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6th NSF/TCPP Workshop on Parallel and Distributed Computing Education (EduPar-16)

In conjunction with 
30th IEEE International Parallel & 
Distributed Processing Symposium,
May 23, 2016, Chicago Hyatt Regency, Chicago, Illinois, USA


Technical Program


Parallel and Distributed Computing (PDC) now permeates most computing activities. The pervasiveness of computing devices containing multicore CPUs and GPUs, including home and office PCs, laptops, and mobile devices, is making even common users dependent on parallel processing. Certainly, it is no longer sufficient for even basic programmers to acquire only the traditional sequential programming skills. The preceding trends point to the need for imparting a broad-based skill set in PDC technology at various levels in the educational fabric woven by Computer Science (CS) and Computer Engineering (CE) programs as well as related computational disciplines.  However, the rapid changes in computing hardware platforms and devices, languages, supporting programming environments, and research advances, more than ever challenge educators in knowing what to include in the curriculum and what to teach in any given semester or course.

The 6th workshop on Parallel and Distributed Computing Education invites unpublished manuscripts from individuals or teams from academia, industry, and other educational and research institutes on topics pertaining to the teaching of PDC topics in the Computer Science and Engineering curricuum as well as in domain-specific Computational Sciences and Engineering curriculums and with PDC and high performance computing (HPC) concepts. The emphasis of the 6th workshop continues to be on undergraduate education, although certain aspects of graduate education, if relevant to undergraduates, may be considered at the discretion of the program committee.  The workshop especially seeks papers that report on experience with implementing aspects of the NSF/TCPP or ACM/IEEE CS2013 curriculum or other novel approaches to incorporating PDC topics into undergraduate core courses that are taken by the majority of students in a program. Methods, pedagogical approaches, tools, and techniques that have the potential for adoption across the broader community are of particular interest.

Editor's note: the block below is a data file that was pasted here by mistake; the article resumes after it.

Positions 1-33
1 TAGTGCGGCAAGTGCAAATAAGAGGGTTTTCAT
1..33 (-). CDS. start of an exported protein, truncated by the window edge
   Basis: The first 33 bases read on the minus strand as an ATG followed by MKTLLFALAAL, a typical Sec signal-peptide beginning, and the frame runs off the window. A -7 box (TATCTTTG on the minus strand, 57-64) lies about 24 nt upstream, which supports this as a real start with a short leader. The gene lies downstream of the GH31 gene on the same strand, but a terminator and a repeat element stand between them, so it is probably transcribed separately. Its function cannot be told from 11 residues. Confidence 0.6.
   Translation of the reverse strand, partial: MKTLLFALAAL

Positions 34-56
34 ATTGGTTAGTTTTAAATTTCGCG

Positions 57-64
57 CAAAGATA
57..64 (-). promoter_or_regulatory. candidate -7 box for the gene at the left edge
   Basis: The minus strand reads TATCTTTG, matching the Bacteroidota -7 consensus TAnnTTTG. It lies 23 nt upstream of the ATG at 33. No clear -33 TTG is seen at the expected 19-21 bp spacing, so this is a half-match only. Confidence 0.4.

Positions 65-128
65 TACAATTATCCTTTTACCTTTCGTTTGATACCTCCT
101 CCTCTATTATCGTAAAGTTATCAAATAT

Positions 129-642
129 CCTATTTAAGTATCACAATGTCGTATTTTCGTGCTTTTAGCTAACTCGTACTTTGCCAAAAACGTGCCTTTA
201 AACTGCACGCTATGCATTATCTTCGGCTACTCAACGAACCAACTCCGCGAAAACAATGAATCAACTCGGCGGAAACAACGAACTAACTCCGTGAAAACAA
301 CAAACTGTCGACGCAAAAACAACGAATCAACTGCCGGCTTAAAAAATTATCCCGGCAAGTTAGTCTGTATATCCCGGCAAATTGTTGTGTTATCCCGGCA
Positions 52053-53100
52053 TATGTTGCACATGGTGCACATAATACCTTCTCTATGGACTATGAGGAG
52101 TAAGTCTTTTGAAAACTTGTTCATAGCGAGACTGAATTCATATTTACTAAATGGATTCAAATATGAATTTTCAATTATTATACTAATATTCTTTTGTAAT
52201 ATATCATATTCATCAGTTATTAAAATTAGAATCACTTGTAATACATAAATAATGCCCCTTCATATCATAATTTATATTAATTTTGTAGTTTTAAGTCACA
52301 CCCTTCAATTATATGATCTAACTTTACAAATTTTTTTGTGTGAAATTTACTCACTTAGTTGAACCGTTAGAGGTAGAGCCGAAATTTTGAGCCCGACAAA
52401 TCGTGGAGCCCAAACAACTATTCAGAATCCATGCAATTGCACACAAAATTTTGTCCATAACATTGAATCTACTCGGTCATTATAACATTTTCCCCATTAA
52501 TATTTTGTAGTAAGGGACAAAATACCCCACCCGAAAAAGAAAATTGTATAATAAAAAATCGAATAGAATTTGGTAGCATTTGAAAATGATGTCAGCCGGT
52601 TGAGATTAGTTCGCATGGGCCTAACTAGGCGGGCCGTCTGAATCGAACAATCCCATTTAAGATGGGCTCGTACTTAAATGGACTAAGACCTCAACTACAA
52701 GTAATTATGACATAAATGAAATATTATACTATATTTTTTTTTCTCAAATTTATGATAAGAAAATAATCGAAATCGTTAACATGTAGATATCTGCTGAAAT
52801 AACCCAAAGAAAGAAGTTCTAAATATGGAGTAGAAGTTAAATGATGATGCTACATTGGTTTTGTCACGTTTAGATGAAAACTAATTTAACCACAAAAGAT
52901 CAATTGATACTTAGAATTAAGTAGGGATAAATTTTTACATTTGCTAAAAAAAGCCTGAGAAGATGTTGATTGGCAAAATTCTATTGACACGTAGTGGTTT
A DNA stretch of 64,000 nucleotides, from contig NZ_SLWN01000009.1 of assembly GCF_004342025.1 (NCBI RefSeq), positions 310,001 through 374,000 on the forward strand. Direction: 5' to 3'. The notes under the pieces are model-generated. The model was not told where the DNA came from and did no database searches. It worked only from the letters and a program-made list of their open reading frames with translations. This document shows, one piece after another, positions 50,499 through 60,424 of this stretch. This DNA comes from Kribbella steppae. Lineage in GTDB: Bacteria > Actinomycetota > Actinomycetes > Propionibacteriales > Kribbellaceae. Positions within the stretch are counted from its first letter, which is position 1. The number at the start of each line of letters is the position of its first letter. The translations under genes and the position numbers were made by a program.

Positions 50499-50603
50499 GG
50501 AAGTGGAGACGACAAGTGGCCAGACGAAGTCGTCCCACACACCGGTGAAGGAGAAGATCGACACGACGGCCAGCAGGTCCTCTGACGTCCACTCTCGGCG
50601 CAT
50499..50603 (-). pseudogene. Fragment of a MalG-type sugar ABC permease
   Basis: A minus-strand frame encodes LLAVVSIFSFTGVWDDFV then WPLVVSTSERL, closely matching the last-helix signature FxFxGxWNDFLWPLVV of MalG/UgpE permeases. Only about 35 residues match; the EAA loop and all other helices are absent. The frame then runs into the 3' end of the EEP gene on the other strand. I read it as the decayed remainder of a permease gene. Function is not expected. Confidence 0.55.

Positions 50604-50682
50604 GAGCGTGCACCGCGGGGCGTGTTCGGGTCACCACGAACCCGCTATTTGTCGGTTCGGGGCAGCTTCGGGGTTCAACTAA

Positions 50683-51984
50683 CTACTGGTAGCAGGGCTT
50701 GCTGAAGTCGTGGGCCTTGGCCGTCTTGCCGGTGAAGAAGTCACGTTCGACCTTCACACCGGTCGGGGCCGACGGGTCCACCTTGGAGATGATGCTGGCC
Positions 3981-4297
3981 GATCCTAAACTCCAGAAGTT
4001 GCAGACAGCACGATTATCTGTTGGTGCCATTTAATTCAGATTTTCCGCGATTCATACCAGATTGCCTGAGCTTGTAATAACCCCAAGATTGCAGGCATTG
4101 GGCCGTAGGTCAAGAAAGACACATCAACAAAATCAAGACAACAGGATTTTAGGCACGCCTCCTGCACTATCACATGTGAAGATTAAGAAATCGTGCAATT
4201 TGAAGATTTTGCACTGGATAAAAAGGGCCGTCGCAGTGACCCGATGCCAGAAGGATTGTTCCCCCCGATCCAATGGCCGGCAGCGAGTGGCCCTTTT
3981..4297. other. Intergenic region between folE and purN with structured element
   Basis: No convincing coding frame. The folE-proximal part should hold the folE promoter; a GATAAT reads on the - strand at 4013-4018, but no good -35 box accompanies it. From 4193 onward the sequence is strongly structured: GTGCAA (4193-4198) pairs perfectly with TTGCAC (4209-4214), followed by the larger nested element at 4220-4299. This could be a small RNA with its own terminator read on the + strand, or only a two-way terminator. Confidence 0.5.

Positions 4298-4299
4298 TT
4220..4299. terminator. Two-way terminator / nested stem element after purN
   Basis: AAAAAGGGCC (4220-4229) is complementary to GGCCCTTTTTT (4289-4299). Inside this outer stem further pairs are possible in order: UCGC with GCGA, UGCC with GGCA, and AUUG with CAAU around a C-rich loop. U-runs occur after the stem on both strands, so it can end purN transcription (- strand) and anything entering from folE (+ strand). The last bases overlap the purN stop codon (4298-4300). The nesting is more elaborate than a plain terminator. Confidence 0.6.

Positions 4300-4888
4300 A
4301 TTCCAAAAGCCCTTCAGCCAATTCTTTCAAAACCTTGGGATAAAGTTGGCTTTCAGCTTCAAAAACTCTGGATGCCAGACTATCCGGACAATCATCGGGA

This effort is in coordination with the TCPP curriculum initiative ( for CS/CE undergraduates supported by NSF and its NSF-supported Center for Parallel and Distributed Computing Curriculum Development and Educational Resources (CDER).

The topics of interest include, but are not limited to:

1. Pedagogical issues in PDC

2. Novel ways of teaching PDC topics, including informal learning environments

3. Models for incorporating PDC topics in core CS/CE curriculum

4. Experience with incorporating PDC topics into core CS/CE courses

5. Experience with incorporating PDC topics in the context of other applications learning

6. Pedagogical tools, programming environments, and languages for PDC and HPC

SUBMISSION GUIDELINES: Authors are asked to submit 6-8 page papers in pdf format at the EasyChair submission site  Submissions should be formatted as single-spaced double-column pages using 10-point font on 8.5x11 inch pages (IEEE conference style), including figures, tables, and references. See style templates for details.

Submissions will be reviewed based on the novelty of contributions, impact on broader undergraduate curriculum, particularly on core curriculum, relevance to the goals of the workshop,  and, for experience papers, the results of their evaluation and the evaluation methodology. 

Proceedings of the workshops are distributed at the conference and are submitted for inclusion in the IEEE Xplore Digital Library after the conference.

LaTex Package

Word Template


January 8, 2016: Abstract submission deadline (Optional)

January 17, 2016: Extended Paper submission deadline 

January 20, 2016: Extended Paper Submission deadline

February 20, 2016: Author notification

March 7, 2016: Camera-ready paper deadline


Workshop Chair:

Sushil K. Prasad, Georgia State University

Program Chair  

R. (Vaidy) Vaidyanathan, Louisiana State University

Proceedings Chair  

Satish Puri, Georgia State University

Program Committee:

Ioana Banicescu, Mississippi State University

Martina Barnas, Indiana University Bloomington

Jeffrey Carver, University of Alabama

Niloy Ganguly, Indian Institute of Technology Kharagpur

Victor Gergel, Nizhni Novgorod State University

Nasser Giacaman, The University of Auckland

Domingo Gimenez, University of Murcia

Sheikh Ghafoor, Tennessee Tech

Anshul Gupta, IBM Research

David Kaeli, Northeastern University

Kishore Kothapalli, International Institute of Information Technology, Hyderabad

Krishna Kant, Temple University

Andrew Lumsdaine, Indiana University

Peter Pacheco, University of San Francisco

Manish Parashar, Rutgers University

Cynthia Phillips, Sandia National Laboratories

Sushil Prasad, Georgia State University

Noemi Rodriguez, PUC-Rio

Krishnendu Roy, Valdosta State University

Jawwad Shamsi, FAST National University of Computer and Emerging Sciences

Rudrapatna Shyamasundar, Indian Institute of Technology, Mumbai

Violet Syrotiuk, Arizona State University

Jerry Trahan, Louisiana State University

Frédéric Vivien, INRIA

Michael Wrinn, Intel